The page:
Since gay media aren't big on separating their business offices from their editorial offices, I suspect they'll never report on us of their own accord.

All the more reason for you guys to keep spreadin the word:



Re: The price of maintaining the anal-sex norm


Right on, Chuck. We all know how hard it is stand up against society's norms -- we get laughed at, ridiculed, ignored, misunderstood. It's really courageous of you to do this at a conference for an audience. I'm glad you're putting in the effort, and I'll be interested to hear how well you're received. Maybe someone in the audience will listen and we can get this mighty snowball rolling a little faster!


Chuck Tarver

Re: The price of maintaining the anal-sex norm


Brothers, I'm really pleased to report that my presentation at the Black Gay Research conference was well received. People asked good questions during the session. Several folks told me their personal stories throughout the rest of the conference.

This of course is just a small step in what still needs to be done. Interestingly, the numbers from the CDC conference happening at around the same time in Atlanta were coming in during the conference and things did not look good for the condom pushing anal sex crowd.

In some communities, the situation is now critical. Rather than warn people about how the epidemic is kept alive, the good folks at the CDC have decided to launch an all out effort designed to get people tested. This while at the sametime doing nothing to challenge the anal-sex norm.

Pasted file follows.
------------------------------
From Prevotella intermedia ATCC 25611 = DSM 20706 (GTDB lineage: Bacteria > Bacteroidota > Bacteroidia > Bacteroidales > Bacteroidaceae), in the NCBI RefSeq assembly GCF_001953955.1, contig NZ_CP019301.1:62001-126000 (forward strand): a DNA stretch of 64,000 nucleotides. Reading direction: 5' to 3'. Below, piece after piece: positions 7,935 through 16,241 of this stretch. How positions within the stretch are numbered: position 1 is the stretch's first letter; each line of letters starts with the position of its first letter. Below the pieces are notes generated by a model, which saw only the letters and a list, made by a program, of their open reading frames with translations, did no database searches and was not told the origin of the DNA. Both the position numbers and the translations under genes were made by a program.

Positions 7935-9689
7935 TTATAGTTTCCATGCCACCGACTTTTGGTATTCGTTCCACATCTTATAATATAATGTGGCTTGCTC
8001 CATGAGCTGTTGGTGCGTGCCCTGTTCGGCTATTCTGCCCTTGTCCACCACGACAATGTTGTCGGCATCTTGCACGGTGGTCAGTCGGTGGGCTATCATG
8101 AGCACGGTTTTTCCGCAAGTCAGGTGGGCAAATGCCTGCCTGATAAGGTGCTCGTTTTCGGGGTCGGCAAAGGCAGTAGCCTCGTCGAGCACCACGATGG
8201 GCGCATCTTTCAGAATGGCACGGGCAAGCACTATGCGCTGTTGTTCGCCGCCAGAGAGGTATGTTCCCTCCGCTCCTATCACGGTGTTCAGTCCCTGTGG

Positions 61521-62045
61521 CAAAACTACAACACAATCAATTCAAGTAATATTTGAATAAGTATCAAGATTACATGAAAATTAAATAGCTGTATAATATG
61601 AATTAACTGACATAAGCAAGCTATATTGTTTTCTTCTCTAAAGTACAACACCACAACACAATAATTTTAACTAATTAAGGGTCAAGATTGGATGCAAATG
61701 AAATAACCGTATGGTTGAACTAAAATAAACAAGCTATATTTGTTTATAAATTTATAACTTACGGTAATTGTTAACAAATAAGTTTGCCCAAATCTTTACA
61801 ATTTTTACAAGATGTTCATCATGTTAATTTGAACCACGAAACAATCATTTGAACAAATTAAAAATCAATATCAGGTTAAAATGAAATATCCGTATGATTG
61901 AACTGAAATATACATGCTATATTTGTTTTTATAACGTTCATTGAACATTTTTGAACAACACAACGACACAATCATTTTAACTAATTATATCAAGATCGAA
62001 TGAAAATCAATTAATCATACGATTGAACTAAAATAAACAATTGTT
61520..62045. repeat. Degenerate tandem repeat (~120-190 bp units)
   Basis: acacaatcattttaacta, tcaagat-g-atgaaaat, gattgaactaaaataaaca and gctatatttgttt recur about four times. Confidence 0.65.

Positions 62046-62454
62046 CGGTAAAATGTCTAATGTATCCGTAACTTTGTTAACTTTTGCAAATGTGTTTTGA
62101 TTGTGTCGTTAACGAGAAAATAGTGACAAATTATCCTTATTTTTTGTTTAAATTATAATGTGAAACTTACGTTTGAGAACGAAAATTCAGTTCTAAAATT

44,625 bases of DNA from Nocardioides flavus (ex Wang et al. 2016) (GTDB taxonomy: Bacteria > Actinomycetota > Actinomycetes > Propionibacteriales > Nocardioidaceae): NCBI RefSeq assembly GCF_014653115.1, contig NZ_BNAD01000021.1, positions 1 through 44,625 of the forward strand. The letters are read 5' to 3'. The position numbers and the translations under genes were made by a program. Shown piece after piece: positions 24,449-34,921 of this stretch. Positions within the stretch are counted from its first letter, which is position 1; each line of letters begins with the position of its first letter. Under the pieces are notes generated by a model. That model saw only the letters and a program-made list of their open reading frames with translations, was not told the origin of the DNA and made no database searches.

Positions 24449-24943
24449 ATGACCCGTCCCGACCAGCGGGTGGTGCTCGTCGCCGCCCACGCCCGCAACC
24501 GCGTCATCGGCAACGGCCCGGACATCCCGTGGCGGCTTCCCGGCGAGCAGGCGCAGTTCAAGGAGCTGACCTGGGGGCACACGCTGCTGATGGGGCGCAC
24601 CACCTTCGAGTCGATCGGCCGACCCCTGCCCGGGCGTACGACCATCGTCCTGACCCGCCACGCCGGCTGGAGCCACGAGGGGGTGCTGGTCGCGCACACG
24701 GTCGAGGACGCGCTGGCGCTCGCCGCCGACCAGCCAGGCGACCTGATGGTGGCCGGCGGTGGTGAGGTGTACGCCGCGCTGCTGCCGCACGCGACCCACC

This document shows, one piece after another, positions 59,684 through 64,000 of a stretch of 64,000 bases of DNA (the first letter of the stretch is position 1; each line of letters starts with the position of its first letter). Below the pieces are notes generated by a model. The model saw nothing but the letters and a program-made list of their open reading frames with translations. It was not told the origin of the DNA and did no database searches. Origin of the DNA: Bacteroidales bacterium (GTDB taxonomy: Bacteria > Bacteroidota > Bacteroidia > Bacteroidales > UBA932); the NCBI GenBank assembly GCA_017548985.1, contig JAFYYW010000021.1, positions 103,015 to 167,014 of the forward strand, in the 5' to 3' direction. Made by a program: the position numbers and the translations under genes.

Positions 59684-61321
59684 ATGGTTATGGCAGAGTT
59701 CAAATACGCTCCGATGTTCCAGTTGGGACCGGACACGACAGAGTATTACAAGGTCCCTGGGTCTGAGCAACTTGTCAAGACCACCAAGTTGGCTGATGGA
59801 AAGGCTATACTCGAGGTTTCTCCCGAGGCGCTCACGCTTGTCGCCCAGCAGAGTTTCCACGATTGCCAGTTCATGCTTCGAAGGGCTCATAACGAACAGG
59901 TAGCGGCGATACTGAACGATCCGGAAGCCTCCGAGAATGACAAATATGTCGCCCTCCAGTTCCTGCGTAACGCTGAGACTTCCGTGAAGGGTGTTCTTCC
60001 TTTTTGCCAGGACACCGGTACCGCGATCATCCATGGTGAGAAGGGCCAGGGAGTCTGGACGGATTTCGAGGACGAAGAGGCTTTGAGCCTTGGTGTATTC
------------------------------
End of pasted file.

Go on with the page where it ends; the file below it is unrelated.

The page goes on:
So the message unfortunately is continue with dangerous behavior as usual but get yourself tested every six months.

A copy of the paper is available here.

You will need Adobe Acrobat reader.

I really must take a moment to thank Bill Weintraub for all of his inspiration and support. I couldn't have presented the work with out his encouragement.

Bill and I have known each other now about two and a half years. When we first began communicating, I told him I didn't think I was fit to speakup, let alone lead any battles. I'm pleased to say his encouragement has changed that.

If you are not aware, Bill is facing a financial crisis. For years now he has been financing these sites from his own resources. Please take a moment to make a contribution. I intend to do just that. The donation page is

I'm also aware that some of you visiting the site have considerable resources. Just as Bill has shared his research, insight and passion with us, I urge you to contribute to all of his hard work.


Delaware Brother aka Chuck

Chuck Tarver